Congratulations on the new acquisition memphes.D. Wish you a great time with the fun machine. If you have taken the Skoda Shield, you will be under warranty for four years. So you have no option to deviate from the specified oil, which is synthetic. The running in procedure - below 4000 rpm for 1000 km and occasional max speed till 1500km- is clearly given in the owners manual and you will be better off adhering to it. I have followed the same and my engine at 4500km is silky smooth.
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Old 5th May 2011, 00:22   #427
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Default Re: ARTICLE: How to Run-In your new car

Quote:
Originally Posted by mempheS.D View Post
The only mod that can be done during the warranty period without voiding it is tyre mods. Those 14inch alloys would have looked far for more FAB if they were 15. But, look at the other side. It seems a single SKODA alloy costs about 15k which means, 15k * 4 (=60k) PLUS, a set of another 15 inch tubeless tyres (another 40k). Yikes ! I'd live happier with the stocks until warranty is over....


Thanks mates.
Wouldn't it be better to do the tyre mod as soon as you get the car then? That way you can run-in the new tires without feeling that irresistible need to rip the car after the run-in.

Congrats!
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Old 5th May 2011, 09:54   #428
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Default Re: ARTICLE: How to Run-In your new car

Quote:
Originally Posted by mempheS.D View Post

Plus, I had this reasoning in mind to convince my soul that any warranty issue will "definitely" show up within the the first TWO years of ownership, in fact within the first 6 months itself ! As SKODA has clearly outlined that the shield will not cover damage due to wear & tear, anything that can happen after 2 years can be considered conveniently as wear and tear. I hope I'm thinking right here, and if not, maybe I should reconsider.

The only mod that can be done during the warranty period without voiding it is tyre mods. Those 14inch alloys would have looked far for more FAB if they were 15. But, look at the other side. It seems a single SKODA alloy costs about 15k which means, 15k * 4 (=60k) PLUS, a set of another 15 inch tubeless tyres (another 40k). Yikes ! I'd live happier with the stocks until warranty is over....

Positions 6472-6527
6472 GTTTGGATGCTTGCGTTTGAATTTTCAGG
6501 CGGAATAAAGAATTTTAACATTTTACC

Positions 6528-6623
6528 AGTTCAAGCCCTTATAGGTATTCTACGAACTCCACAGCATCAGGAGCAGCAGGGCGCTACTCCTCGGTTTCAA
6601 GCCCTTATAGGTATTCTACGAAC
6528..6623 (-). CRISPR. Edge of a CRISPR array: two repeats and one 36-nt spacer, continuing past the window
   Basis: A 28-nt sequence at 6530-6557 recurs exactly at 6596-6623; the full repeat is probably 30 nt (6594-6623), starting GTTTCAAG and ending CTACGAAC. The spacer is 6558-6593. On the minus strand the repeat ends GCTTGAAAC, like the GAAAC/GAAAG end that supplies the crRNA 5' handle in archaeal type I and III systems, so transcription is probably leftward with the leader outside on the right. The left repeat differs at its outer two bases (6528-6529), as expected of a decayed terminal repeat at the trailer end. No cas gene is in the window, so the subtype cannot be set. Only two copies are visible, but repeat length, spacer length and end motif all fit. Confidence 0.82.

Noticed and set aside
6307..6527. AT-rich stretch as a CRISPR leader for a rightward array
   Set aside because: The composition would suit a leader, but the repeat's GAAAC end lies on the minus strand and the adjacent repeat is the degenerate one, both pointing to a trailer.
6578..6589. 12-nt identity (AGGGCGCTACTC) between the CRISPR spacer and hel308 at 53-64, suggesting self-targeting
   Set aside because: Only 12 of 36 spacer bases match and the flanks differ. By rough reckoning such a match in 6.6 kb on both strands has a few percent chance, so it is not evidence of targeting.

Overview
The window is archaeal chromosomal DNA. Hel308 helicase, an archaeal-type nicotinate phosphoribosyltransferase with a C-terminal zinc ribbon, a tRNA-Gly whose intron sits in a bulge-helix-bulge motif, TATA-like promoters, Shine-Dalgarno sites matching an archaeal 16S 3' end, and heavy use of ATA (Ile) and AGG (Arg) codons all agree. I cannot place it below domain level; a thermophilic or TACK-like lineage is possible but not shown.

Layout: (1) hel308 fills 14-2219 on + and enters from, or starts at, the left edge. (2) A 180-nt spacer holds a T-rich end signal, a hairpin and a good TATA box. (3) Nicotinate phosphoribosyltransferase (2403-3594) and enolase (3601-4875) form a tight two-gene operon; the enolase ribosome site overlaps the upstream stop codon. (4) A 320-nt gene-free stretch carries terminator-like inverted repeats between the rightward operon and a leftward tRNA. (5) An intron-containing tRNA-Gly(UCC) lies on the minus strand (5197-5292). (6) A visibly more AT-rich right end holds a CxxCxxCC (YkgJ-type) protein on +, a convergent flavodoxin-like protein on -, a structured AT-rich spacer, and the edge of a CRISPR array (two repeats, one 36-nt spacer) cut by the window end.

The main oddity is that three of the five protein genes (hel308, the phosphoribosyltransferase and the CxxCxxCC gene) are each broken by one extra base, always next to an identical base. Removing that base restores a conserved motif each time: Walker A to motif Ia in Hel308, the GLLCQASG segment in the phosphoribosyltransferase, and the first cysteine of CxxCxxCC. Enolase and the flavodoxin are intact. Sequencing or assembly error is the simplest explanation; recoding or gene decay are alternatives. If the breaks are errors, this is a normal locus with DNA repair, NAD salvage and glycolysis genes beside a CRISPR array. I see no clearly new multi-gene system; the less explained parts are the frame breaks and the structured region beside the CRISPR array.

@memphiS.D. I think you are correct about the Skodashield. It may not be worth spending an additional sum and tying yourself with warranty stipulations for four years. You could possibly look at additional insurance premium for a Zero Depreciation Package, that would cover all incidental expenditure in totality.
And you are spot on with the observation on 14"alloys. The wheel arches cry out for 15" or even 16". Infact Polo 1.6 is offered with 15" alloys. Ideally you could change the wheels and tyres immediately on delivery so that you can get maximum exchange benefit on the old ones. But I have been told skoda is ultra sensitive on any mods and could void the warranty. You could discuss with the dealer on this. Fellow BHPian bhagwan has replaced 15" alloys with 16" on his polo 1.6. It appears that VW is more tolerant on mods than Skoda.
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Old 8th May 2011, 09:29   #429
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Question Re: ARTICLE: How to Run-In your new car

Being a 'newbie' to owning brand new cars , I only recently learnt about the run-in process. I've been through much of the content in this thread. I understand:
  • Drive at low RPMs. This prevents the initial damage one can do to the still-rough inner mechanicals.
  • Change the engine oil more frequently than normal. It helps clean up the metal bits that may chip off during the run-in period.
  • I should warm-up the engine at least for a minute before moving.
  • Avoid synthetic oil. Mineral oil is 'rougher' than synthetic oils and the higher abrasion (as compared to synthetic oil) helps the smoothening process.

But what is the logic behind varying the RPMs during the run-in period? How would it help, technically speaking? Sorry if I am acting a little dumb here, but shouldn't a sustained RPM be good to smoothen out the engine?

To add to the confusion, the article linked from the first page says that you should run the engine hard during the initial period, rapidly accelerating and decelerating the vehicle!!

Can anyone enlighten on this?

Last edited by nileshch : 8th May 2011 at 09:58.
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Old 9th May 2011, 12:58   #430
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Default Re: ARTICLE: How to Run-In your new car

Quote:
Originally Posted by nileshch View Post
Being a 'newbie' to owning brand new cars , I only recently learnt about the run-in process. I've been through much of the content in this thread. I understand: